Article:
The subarctic islands of Svalbard are the real place in the heart. Svalbard is remote, but unexpectedly unbelievable. It is Europe’s most evocative northern polar region and one of the last large swathes of wilderness in the European continent. Steep mountain peaks, huge ice fields (60% of Svalbard is covered by glaciers) and heartbreakingly beautiful fjords provide the backdrop for the rich Arctic wildlife (including walruses and about one-sixth of the world’s polar bears) . No wonder Svalbard is flooded with summer and winter activities, which take you away in the silence of snow.

Just arrived: Kerry Christiani, the author of “Lonely Planet” in Svalbard, stepped into the snowy wilderness during his life in the Svalbard archipelago, the elemental north of the Arctic.

7. Nordland Coast

The inaccessible coastal route of Kystriksveien through Norland is a rare wonder. You may not have enough time to complete the entire 400 miles (650 kilometers), but if you are driving north, you must (but must choose) a sample (preferably from Sandnessjøen to Storvik). This is not a hurried journey. Frequent ferry boats provide mandatory built-in rest and breathtaking sea views, while inland glaciers and accessible offshore islands (such as Vega, known for its eider ducks, or the harbor with 200,000 puffins) It’s a tempting diversion.

8. Preaching platform

As the surveillance progressed, Pulpit Rock had very few peers. Pulpit Rock rises high on steep cliffs, 2,000 feet (600 m) above the beautiful Lysefjord waters. It is one of Norway’s iconic images and the most eye-catching attraction. In that kind of place, you can hardly see anything because the traveler is hanging from the cliff far beyond the recommended range, even if you find yourself inevitably drawn to the edge.

9. Norton

In southern and central Norway, you will encounter wooden stave churches. They come in a variety of forms, from monumental to pocket-sized cute. Norway’s wall churches, many of which are wrapped in troll stories and decorated with peculiar carved creatures, are undoubtedly the definition of fairy tale churches, nothing more than the spectacular Nordden Heiddal wall church.

10. Alesund

Most of the charm of neat and tidy Ålesund can be attributed to the devastating fire that swept its wooden structure a century ago, destroying all buildings except the prison and church. From its ashes rose a brand new town, mostly stone, mainly designed by young Norwegian architects trained in Germany. Under the influence of Jugendstil (Art Nouveau) at the time, they designed richly decorated buildings, including towers, minarets, gargoyles and other peculiar elements designed according to local themes. The view from the town is one of Norway’s most iconic.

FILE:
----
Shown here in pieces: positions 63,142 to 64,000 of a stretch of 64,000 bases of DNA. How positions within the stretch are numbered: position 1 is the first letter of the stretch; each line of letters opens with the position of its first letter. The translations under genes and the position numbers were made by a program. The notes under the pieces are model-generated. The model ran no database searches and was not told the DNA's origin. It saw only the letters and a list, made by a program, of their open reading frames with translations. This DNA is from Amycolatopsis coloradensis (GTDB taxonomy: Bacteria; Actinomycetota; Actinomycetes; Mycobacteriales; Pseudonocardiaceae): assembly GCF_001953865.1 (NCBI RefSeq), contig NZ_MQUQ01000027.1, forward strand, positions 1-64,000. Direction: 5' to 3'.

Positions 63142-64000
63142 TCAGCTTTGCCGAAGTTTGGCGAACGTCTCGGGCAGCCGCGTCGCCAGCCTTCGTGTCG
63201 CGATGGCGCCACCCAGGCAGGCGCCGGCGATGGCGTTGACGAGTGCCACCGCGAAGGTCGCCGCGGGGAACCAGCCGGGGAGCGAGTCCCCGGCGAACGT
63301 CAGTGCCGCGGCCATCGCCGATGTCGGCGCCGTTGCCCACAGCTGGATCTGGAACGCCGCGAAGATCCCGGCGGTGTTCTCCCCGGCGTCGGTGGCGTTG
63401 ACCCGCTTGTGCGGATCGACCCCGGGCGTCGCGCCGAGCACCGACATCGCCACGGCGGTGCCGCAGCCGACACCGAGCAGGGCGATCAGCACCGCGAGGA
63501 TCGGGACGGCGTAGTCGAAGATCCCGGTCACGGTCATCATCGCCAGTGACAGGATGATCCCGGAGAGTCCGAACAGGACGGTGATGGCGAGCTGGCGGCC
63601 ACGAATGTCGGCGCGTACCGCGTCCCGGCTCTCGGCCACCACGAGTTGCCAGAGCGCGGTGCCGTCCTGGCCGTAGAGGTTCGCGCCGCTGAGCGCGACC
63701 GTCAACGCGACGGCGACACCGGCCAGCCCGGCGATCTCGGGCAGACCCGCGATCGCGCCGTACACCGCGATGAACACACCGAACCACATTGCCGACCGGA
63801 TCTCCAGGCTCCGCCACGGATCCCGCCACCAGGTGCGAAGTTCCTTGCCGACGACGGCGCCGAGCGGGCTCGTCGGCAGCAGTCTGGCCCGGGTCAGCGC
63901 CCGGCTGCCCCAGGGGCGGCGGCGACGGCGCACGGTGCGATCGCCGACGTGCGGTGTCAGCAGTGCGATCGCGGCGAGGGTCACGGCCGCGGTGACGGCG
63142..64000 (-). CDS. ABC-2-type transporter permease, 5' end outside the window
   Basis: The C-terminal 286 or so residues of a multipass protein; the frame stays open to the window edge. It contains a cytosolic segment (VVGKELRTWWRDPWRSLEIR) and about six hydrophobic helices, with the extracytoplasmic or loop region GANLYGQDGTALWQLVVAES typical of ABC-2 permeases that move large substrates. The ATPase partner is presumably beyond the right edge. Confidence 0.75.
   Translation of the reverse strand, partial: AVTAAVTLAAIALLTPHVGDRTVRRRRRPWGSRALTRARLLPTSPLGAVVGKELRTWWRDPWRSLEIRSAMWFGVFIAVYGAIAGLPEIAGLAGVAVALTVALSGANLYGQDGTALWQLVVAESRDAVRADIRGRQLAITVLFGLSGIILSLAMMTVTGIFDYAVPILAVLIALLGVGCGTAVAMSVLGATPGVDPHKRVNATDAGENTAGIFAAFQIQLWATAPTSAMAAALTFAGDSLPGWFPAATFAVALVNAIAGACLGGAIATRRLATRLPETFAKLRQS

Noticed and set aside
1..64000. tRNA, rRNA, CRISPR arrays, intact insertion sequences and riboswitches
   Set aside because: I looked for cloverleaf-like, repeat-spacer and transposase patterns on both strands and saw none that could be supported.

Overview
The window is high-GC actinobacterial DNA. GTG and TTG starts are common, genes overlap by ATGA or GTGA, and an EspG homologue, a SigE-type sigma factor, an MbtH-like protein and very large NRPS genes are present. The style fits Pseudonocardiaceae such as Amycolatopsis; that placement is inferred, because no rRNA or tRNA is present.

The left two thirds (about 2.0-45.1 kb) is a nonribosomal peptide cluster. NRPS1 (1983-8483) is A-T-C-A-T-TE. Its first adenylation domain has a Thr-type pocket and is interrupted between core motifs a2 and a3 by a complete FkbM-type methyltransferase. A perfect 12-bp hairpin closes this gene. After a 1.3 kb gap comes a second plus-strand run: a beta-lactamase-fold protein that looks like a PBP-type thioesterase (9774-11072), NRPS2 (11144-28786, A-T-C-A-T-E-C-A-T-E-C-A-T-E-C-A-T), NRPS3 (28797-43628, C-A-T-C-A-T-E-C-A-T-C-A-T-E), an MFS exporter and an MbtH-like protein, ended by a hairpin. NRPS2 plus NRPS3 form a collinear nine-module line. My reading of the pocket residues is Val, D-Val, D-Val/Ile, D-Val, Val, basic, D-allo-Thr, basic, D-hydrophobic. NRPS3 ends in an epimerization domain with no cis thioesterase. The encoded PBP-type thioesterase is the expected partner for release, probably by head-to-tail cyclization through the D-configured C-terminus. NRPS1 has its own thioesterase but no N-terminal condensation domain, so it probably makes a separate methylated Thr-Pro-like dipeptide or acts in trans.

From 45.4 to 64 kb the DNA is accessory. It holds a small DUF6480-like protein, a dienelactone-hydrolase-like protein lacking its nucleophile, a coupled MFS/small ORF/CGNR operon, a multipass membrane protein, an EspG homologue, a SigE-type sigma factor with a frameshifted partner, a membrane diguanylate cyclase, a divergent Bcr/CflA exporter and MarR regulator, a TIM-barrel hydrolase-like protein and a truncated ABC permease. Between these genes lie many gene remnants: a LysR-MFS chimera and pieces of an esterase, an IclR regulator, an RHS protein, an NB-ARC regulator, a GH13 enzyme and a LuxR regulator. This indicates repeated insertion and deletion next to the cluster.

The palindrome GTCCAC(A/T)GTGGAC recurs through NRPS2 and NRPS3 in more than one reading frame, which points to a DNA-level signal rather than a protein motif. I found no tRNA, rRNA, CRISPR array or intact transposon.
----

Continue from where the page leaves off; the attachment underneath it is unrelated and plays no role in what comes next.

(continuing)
11. Karasek

Snowmobiles have driven the sled off the stage, and now only a few Sami people live on reindeer herds or coastal fishing. However, the Sami culture that transcends the borders of Norway, Sweden and Finland survives among tourists and is increasingly accessible, especially in Karasjok, where the Sami Parliament is a masterpiece of traditional design of mellow wood. The identity of the Sami people is safe in language and dialects, traditions such as joik (a rhythmic poem that is constantly deduced), and handicrafts (such as silversmiths and knives).

12. Tromso

Tromsø is a cool place 250 miles (400 kilometers) north of the Arctic Circle. It is the most important city in northern Norway. In addition to other top attractions, it also has the world’s northernmost cathedral, brewery and Botanical garden. Its busy clubs and bars-more per capita than any other town in Norway-thanks to the university (the other northernmost point) and its students. In summer, Tromsø is a base for activities in the daytime 24 hours a day, 7 days a week. Once the first snow falls, the locals will slide on skis or snow boots, get out of the city and stare at the sky to catch a glimpse of the northern lights.


Oslo is reinventing itself. The goal of this capital is to become a world-renowned art and cultural center. The first-class museums, art galleries and the Glacier White Opera House have ruptured in the crevices and may even make Sydney jealous, but in the past few years, it has achieved an amazing revival of its waterfront with its bold architecture, an A Class modern art gallery, new restaurant, even a beach. Oslo is a rising city and is definitely a city worthy of attention.